Lebanon’s Christian President: Estimated 1.5 Million Syrian Refugees Must Go Home

Members of Secours populaire, a French non-profit association deliver food aid to Syrian refugees in the village of Al-Aqibiya near Sidon in Southern Lebanon on June 6, 2016. / AFP / MAHMOUD ZAYYAT (Photo credit should read MAHMOUD ZAYYAT/AFP/Getty Images)

The estimated 1.5 million Syrian refugees in Lebanon, a quarter of the population that has allegedly been used to fuel the Muslim-majority status of the once predominantly Christian country, should start returning to Syria, argues the Lebanese president, noting that the regions from which they hail are “now secure.”

“We don’t want to wait for their voluntary return,” declared Lebanon’s Maronite Christian President Michel Aoun, speaking alongside French President Emmanuel Macron in France on Monday, reports the Associated Press (AP).

President Aoun argued that the United Nations assistance devoted to aiding Syrian refugees in Lebanese “camps of misery” would be better used to return them to Syria “from now on.”

Marking the world’s highest concentration of refugees per capita, an estimated 25 percent of Lebanon’s population of nearly 6.2 million is now made up of Syrians.

This year, Dr. Fouad Abou Nader, the leader and founder of the Liberty Front (LF) Christian party in Lebanon, told Breitbart News that the influx of Syrian refugees had contributed significantly to Christians losing their majority status in his country.

Once a majority, Lebanese Christians now comprise only about 40 percent of the country’s population, Breitbart News learned from Mr. Talal al-Doueihy, the founder of Lebanese Land-Our Land Movement.

Dr. Nader noted that a law implemented by Muslim leaders in Lebanon “naturalized hundred of thousands of foreign Muslims” to ensure Islam adherents make up the majority of the population.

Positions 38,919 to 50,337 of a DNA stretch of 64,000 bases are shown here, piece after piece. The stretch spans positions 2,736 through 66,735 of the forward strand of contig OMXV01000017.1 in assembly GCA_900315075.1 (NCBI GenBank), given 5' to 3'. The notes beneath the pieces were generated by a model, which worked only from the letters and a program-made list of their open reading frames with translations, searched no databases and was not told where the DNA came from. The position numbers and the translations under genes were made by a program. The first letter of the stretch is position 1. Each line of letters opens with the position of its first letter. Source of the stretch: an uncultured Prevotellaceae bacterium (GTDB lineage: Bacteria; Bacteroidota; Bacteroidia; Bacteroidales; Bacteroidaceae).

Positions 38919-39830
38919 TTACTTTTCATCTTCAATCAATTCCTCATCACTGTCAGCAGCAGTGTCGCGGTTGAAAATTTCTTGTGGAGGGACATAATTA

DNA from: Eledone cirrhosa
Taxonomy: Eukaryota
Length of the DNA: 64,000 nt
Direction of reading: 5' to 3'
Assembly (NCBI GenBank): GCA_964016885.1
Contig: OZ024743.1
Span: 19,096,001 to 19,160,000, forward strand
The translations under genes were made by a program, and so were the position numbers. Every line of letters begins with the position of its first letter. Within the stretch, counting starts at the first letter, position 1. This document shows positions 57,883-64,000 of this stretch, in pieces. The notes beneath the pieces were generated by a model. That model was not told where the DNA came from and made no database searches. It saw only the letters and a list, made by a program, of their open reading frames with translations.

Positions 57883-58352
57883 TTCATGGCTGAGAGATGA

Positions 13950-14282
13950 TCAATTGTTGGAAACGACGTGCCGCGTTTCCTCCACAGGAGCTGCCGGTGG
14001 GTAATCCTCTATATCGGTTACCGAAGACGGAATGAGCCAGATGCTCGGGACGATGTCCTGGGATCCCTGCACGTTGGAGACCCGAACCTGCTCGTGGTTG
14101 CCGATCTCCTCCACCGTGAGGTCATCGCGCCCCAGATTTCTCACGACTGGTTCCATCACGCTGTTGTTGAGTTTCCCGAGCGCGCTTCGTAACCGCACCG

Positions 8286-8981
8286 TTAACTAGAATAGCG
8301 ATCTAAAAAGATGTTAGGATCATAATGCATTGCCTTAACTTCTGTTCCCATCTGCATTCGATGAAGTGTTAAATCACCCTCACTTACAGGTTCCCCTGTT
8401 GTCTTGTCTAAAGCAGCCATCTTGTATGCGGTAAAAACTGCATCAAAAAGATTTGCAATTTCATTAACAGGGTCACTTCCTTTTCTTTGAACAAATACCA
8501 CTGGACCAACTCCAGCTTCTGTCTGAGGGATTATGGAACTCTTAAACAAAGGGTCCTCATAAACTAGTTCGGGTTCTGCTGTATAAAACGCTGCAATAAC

Established by France in 1920 after the instigation of Christians, Lebanon was intended to serve as a sanctuary for persecuted religious Christians in the Middle East.

However, Christians have lost most of their lands and majority status to Muslims due to low birth rates among their followers and a refugee wave, placing their future in the country in peril.

Nevertheless, the country’s largest religious groups continue to share power in Lebanon: the speaker of parliament is a Shiite, the prime minister a Sunni, and the president a Christian.

French President “Macron distanced himself from his counterpart’s viewpoint, saying that the absence of a political solution in Syria prevents refugees from returning back home permanently,” notes AP.

Dr. Nader told Breitbart News that the wave of Muslim refugees coming into Lebanon, namely those from Syria and the Palestine region, is fueling “a deadly demographic imbalance” to the detriment of Christians.

“Their [Muslim refugees] presence creates a lot of problems for Lebanon, its economy, its development, its growth, its security, its borders, its demography, its political stability, its religious balance, etc.,” said the Christian party leader.

Predominantly Muslim Syria and Palestine border Lebanon. On top of the estimated 1.5 million Syrian, at least another 550,000 Palestinian refugees have traveled into Lebanon in recent years.


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